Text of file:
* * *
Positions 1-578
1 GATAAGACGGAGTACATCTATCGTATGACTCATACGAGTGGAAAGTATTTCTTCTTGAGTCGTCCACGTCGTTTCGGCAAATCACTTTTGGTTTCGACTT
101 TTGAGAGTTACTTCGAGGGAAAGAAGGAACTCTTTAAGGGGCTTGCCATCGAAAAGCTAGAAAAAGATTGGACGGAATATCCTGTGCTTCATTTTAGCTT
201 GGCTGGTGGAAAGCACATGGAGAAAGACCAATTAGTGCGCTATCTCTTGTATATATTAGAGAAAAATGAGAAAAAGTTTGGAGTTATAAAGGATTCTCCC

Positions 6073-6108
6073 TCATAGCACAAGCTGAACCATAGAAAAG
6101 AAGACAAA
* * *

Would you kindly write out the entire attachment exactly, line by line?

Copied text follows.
Positions 1-578
1 GATAAGACGGAGTACATCTATCGTATGACTCATACGAGTGGAAAGTATTTCTTCTTGAGTCGTCCACGTCGTTTCGGCAAATCACTTTTGGTTTCGACTT
101 TTGAGAGTTACTTCGAGGGAAAGAAGGAACTCTTTAAGGGGCTTGCCATCGAAAAGCTAGAAAAAGATTGGACGGAATATCCTGTGCTTCATTTTAGCTT
201 GGCTGGTGGAAAGCACATGGAGAAAGACCAATTAGTGCGCTATCTCTTGTATATATTAGAGAAAAATGAGAAAAAGTTTGGAGTTATAAAGGATTCTCCC

Positions 6073-6108
6073 TCATAGCACAAGCTGAACCATAGAAAAG
6101 AAGACAAA